Spelling variations in names were a common occurrence before English spelling was standardized a few hundred years ago. In the Middle Ages, even the literate spelled their names differently as the English language incorporated elements of French, Latin, and other European languages. Many variations of the name Stoneleck have been found, including Stanley, Standley, Stanleigh, Stoneley and others.

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Stoneleck Early History


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Stoneleck Early History



This web page shows only a small excerpt of our Stoneleck research. Another 344 words (25 lines of text) covering the years 1100, 1442, 1566, 1350, 1414, 1435, 1504, 1485, 1460, 1503, 1506, 1597, 1672, 1660, 1531, 1593, 1586, 1599, 1664, 1625, 1678, 1628, 1672, 1655, 1702, 1670, 1714, 1695, 1698 and are included under the topic Early Stoneleck History in all our PDF Extended History products and printed products wherever possible.

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Stoneleck Early Notables (pre 1700)


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Stoneleck Early Notables (pre 1700)



Notables of this surname at this time include Sir John Stanley K.G. (c.1350-1414), Lord Lieutenant of Ireland and titular King of Mann; Sir Thomas Stanley (c.1435-1504), created 1st Earl of Derby in 1485; George Stanley, 9th Baron Strange, of Knockyn, KG, KB (1460-1503), an English nobleman and heir apparent of Thomas...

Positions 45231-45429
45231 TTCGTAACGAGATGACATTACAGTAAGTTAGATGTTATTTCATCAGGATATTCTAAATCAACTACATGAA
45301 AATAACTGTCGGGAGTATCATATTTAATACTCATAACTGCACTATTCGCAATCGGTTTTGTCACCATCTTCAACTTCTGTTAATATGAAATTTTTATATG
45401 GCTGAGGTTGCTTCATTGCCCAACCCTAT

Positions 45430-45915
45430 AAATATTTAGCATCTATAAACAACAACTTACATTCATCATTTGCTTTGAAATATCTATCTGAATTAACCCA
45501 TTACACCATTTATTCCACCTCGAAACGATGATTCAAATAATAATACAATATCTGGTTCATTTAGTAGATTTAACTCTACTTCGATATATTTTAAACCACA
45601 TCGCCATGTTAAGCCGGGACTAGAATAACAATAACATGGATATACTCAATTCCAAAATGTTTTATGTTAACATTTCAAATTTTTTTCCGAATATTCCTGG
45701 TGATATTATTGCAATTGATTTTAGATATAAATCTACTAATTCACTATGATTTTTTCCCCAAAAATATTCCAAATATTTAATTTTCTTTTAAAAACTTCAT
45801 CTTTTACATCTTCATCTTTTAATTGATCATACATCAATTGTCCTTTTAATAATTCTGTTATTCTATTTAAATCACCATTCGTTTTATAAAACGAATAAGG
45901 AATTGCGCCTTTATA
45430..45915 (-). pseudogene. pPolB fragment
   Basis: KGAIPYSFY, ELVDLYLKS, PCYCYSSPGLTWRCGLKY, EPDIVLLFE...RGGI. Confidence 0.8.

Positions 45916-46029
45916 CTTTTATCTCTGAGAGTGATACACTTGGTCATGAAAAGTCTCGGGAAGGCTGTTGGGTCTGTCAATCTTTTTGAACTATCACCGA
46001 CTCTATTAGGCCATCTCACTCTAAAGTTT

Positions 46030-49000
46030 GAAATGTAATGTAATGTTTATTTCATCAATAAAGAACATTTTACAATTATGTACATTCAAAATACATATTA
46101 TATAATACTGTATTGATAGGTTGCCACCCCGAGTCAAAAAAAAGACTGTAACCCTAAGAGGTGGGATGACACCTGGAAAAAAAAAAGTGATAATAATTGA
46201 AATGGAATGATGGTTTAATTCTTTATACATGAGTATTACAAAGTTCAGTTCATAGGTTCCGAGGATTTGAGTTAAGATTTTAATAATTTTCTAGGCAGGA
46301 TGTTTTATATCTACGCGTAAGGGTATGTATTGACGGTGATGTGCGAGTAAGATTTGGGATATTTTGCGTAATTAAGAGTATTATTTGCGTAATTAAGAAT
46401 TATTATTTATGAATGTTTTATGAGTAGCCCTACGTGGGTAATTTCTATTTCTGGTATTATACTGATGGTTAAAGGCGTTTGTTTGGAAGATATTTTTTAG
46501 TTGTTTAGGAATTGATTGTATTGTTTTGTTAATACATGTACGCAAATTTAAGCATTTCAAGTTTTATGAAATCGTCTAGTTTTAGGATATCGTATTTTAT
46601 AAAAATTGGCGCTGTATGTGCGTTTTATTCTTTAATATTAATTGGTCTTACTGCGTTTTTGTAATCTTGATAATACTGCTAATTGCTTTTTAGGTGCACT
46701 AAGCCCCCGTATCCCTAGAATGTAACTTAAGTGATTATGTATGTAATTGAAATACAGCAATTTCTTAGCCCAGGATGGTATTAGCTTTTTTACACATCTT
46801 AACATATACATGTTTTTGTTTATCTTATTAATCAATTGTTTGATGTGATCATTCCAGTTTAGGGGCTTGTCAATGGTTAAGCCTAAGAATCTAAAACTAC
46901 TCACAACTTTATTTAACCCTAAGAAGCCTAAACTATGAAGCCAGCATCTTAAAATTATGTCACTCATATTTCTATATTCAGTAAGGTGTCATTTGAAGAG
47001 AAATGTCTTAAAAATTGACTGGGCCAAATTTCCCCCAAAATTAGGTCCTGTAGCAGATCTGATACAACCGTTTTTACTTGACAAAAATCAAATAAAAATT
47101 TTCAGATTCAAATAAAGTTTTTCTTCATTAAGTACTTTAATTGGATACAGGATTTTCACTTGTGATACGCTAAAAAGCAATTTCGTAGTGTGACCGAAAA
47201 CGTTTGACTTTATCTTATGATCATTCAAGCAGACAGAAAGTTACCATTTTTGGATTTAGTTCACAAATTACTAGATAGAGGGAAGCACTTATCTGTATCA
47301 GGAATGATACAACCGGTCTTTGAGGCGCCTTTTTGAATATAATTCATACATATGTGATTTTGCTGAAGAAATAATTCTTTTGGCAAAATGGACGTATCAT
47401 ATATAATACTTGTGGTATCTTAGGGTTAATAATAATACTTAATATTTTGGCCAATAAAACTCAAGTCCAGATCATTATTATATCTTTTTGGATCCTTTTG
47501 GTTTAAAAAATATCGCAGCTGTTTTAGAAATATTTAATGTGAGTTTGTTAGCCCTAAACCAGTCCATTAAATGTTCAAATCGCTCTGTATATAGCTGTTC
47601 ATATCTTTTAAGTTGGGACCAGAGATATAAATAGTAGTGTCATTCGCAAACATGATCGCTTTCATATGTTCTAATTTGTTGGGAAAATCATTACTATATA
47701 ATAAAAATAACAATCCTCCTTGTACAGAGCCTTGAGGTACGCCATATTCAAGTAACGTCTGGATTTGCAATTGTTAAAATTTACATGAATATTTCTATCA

Another 128 words (9 lines of text) are included under the topic Early Stoneleck Notables in all our PDF Extended History products and printed products wherever possible.

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Stoneleck In Ireland


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Stoneleck In Ireland



Some of the Stoneleck family moved to Ireland, but this topic is not covered in this excerpt. Another 95 words (7 lines of text) about their life in Ireland is included in all our PDF Extended History products and printed products wherever possible.

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The Great Migration


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The Great Migration



Families began migrating abroad in enormous numbers because of the political and religious discontent in England. Often faced with persecution and starvation in England, the possibilities of the New World attracted many English people. Although the ocean trips took many lives, those who did get to North America were instrumental in building the necessary groundwork for what would become for new powerful nations. Some of the first immigrants to cross the Atlantic and come to North America bore the name Stoneleck, or a variant listed above: Christopher Stanley and his wife Susanne, who settled in Boston Mass in 1635; George and Alice Stanley settled in Virginia in 1656; Joseph and his wife Elizabeth Stanley settled in Georgia in 1732.

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Motto


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Motto